Container Shipping

Before container shipping, trucks were manually unloaded by longshoremen, loaded onto ships, and the process repeated at the destination. This added enormous cost, slowed shipping times and increased the risk of breakage.

Inspired by WWII standardization, McLean designed containers that fit directly on ships. His standardized containers and ships enable faster and less expensive loading and unloading of ships.

Container shipping puts the cargo part of trucks, the “container,” on ships, no unloading and reloading needed.

McLean’s containers move directly between trucks and ships. To spur scale and encourage standardization, he licensed his patents for free.

In 1969, McLean sold his company to RJR Reynolds for $500 million, pocketing $160 million personally. A later company, that envisioned super-shipping ships, went bankrupt. McLean made money, lost much of it in a later venture, and died comfortable but without recognizing the bulk of the wealth he created.

In total, he founded three companies that went on to be listed on the NYSE. At one point, he was one of the 400 wealthiest men in the US. However, due to bad investments, he went bankrupt.

Container shipping remains the dominant form of shipping. The OOCL Hong Kong is 400 meters long (5.5 football fields), 60 meters wide, and 32.5 meters deep.

Vessel Photo at Venue F (002)2
OOCL Hong Kong

Industrial Robot

Though understated at the time, few inventions have had as much impact as the industrial robot.

Industrial robots were invented by George Devol. A prolific innovator, Devol patented the “Unimate” – a term he coined – in 1954 to name his robot.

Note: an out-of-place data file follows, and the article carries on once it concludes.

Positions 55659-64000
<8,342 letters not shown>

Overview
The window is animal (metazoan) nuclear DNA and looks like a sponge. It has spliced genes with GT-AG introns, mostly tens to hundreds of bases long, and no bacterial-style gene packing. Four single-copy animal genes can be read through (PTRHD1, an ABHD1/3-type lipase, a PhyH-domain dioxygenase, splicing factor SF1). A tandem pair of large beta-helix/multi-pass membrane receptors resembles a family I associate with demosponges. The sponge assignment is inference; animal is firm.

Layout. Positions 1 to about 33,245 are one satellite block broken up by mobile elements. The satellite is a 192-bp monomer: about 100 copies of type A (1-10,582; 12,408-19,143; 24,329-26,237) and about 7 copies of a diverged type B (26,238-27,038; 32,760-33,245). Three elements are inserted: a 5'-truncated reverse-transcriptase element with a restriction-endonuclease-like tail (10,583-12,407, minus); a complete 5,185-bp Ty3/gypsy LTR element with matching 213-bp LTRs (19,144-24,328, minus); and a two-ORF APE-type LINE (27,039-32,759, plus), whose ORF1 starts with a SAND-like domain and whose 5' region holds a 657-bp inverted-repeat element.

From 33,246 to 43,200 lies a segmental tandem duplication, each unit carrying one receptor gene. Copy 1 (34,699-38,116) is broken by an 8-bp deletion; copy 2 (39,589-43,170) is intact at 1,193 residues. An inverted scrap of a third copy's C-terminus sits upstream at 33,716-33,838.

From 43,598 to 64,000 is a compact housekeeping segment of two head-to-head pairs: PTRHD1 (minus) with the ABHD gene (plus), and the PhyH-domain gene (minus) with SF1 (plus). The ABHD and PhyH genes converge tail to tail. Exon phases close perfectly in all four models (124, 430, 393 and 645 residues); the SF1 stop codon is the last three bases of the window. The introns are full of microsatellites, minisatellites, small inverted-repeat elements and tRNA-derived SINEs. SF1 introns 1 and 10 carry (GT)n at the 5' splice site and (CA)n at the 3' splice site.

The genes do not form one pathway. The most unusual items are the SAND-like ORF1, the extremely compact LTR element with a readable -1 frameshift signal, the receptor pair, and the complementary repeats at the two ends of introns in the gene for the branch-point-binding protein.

Robots have existed in science fiction for ages, often as machines in human form. The Wizard of Oz movie had the Tinman dancing and singing fifteen years before Devol’s real robot, and the movie is based on a book published in 1900.

Devol’s Unimate neither sung nor danced. It wasn’t especially attractive and, unlike the Tinman, didn’t want a heart. More to the point, factory owners did not want a worker with a heart, or a brain, or the need for sleep, breaks, vacations, weekends, health insurance or a pension. Unimate could grip, weld, tool, and spray.

Previously to the Unimate, Devol had built and sold several innovations including the self-opening door. Dee Horton and Lew Hewitt tried to steal credit despite that their door was launched two decades after Devol’s. The experience of dealing with IP thieves made Devol acutely aware of slimy business practices.

There was no prior art to Devol’s robot. Despite a long history in science fiction, nobody had submitted a patent for anything like it before.

In 1960, Devol sold the first robot to General Motors to lift and stack hot pipes. Chrysler, Ford, and Fiat followed.

Devol went on to spend the rest of his life improving industrial robots. Engelberger worked with Devol. Unimate thrived until the early 1980s when they failed to transition from hydraulic to electric motors.

Hard Disk Drive

Disk drives quickly store and retrieve information for computers.

The primary inventor is Reynold “Rey” Johnson. Previously, he invented and sold the technology that reads pencil dots, usually for taking tests, to IBM. Subsequently, he then joined them as a staff engineer. While at IBM he developed the hard disk drive.

The first hard drive, the IBM 350 RAMC, was about 1.5 sqm and weighed over a ton. Moving the disk drive required forklifts. It stored 5MB of memory (.05GB) and leased for $3,200 ($30,000 adjusted to 2019) per month. The only computer the drive worked with was the IBM305, a bemouth that used tubes and was programmed via wire jumpers.

After the hard drive, Johnson worked with IBM and Sony to develop the videocassette.

Eventually, after retirement, he developed the speech tech used in “speak to me books.”

FM Radio


In 1906, Lee de Forest invented the “three-electrode Audion” cathode ray tube. However, by his own admission, saw no use for it in radio.

During his time at Columbia, Armstrong worked with Audion tubes and realized they could recycle a radio signal, amplifying it by sending it repeatedly through the tube. Further, by reversing the process, Armstrong could amplify the reception of a radio signal as well.

de Forest, by his own admission, was focused on using the tube to amplify telephone signals. He had no interest in radio signals.

Patent War